Projected low prices for natural gas make it a very attractive fuel for new generating capacity, according to the EIA’s AEO 2014 Reference case. In some areas, natural-gas-fired generation will replace power formerly supplied by coal and nuclear plants, the report predicts. As such, in 2040, natural gas will account for 35 percent of total electricity generation, while coal will accounts for 32 percent, the report predicts.
Higher natural gas production will also support increased exports of both pipeline and liquefied natural gas. In addition to increases in domestic consumption in the industrial and electric power sectors, US exports of natural gas also increase in the AEO 2014 Reference case. US exports of LNG will increase to 3.5 Tcf before 2030 and remain at that level through 2040, the report predicts.
Pipeline exports of US natural gas to Mexico will grow by 6 percent per year, from 0.6 Tcf in 2012 to 3.1 Tcf in 2040, and pipeline exports to Canada grow by 1.2 percent per year, from 1.0 Tcf in 2012 to 1.4 Tcf in 2040. Over the same period, US pipeline imports from Canada will fall by 30 percent, from 3.0 Tcf in 2012 to 2.1 Tcf in 2040, as more US demand is met by domestic production, the report predicts.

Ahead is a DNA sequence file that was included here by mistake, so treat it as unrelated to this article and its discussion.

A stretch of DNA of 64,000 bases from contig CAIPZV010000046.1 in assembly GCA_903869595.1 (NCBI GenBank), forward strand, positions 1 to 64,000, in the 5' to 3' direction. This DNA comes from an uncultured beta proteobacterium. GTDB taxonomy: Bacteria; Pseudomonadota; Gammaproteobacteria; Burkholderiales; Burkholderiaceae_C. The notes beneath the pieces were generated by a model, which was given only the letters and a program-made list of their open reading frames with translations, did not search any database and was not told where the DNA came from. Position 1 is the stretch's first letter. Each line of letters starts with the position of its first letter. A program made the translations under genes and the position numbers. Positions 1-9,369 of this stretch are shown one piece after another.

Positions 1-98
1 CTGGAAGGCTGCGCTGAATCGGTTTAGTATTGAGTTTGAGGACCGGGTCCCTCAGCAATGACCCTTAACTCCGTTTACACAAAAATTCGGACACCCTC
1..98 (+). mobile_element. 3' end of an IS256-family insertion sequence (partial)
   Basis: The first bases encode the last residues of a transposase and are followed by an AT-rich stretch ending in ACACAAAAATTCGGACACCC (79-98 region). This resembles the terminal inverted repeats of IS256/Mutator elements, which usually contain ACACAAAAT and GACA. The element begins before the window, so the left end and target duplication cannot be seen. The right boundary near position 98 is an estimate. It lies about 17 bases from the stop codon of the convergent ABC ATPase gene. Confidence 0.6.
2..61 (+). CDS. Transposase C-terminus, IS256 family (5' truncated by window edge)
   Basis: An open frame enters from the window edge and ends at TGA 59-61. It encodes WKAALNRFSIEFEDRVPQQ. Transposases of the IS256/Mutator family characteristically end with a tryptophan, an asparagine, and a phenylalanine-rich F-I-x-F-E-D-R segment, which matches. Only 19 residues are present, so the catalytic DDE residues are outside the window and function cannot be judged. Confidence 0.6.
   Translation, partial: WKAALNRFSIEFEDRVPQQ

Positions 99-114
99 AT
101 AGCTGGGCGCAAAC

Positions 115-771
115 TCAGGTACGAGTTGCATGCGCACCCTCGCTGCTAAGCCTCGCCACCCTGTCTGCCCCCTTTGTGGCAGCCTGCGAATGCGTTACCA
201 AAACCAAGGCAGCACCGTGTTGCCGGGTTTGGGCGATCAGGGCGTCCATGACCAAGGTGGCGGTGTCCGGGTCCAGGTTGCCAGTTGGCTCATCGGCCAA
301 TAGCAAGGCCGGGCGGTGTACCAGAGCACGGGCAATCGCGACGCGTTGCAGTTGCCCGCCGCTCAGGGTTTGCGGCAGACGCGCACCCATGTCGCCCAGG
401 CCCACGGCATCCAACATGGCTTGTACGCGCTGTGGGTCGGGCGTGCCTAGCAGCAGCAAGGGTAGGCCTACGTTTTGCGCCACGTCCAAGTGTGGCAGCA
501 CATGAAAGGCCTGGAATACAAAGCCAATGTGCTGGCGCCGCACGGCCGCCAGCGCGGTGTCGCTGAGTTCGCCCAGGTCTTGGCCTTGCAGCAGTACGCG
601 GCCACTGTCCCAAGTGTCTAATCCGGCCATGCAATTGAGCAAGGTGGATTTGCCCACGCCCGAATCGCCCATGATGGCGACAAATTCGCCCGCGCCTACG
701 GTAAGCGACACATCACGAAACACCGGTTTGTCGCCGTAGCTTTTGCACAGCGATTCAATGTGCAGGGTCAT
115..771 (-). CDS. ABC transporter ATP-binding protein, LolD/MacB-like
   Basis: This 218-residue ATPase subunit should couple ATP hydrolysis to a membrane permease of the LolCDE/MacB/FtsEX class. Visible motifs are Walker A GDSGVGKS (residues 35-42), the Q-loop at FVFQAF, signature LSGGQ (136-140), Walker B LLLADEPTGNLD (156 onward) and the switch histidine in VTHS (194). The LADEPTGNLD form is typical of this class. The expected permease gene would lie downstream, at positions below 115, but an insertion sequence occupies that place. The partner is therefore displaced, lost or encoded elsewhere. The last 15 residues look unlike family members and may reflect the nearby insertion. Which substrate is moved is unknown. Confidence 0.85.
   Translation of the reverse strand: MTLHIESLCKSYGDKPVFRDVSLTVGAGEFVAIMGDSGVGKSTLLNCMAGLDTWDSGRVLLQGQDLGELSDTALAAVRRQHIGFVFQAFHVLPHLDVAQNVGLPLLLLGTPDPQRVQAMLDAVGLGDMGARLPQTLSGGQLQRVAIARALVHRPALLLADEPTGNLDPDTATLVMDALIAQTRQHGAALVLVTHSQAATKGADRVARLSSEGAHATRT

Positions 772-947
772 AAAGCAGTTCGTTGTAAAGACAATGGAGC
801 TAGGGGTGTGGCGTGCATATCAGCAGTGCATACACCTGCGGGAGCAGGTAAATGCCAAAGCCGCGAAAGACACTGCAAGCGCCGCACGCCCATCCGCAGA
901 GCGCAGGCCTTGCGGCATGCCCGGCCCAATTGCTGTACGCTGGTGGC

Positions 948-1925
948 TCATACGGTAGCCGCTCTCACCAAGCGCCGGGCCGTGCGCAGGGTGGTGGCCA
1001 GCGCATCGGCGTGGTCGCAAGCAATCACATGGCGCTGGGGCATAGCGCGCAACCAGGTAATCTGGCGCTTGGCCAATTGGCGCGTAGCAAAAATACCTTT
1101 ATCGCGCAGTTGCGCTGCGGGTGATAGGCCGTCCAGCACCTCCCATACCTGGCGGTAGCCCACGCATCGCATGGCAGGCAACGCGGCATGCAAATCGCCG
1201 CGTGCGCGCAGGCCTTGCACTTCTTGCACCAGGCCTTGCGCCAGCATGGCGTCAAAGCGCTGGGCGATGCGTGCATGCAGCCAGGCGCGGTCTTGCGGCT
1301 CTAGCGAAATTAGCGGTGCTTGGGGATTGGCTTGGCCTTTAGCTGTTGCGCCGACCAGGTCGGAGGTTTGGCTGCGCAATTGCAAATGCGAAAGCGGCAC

Generation from renewable fuels, unlike coal and nuclear power, is higher in the AEO 2014 than in AEO 2013. Electric power generation from renewables is bolstered by legislation enacted at the beginning of 2013 extending tax credits for generation from wind and other renewable technologies.
AEO 2013 predicted that over the next three decades, world energy consumption will increase by 56 percent, driven by growth in the developing world. The report cited rising prosperity in China and India as a major factor in the outlook for global energy demand.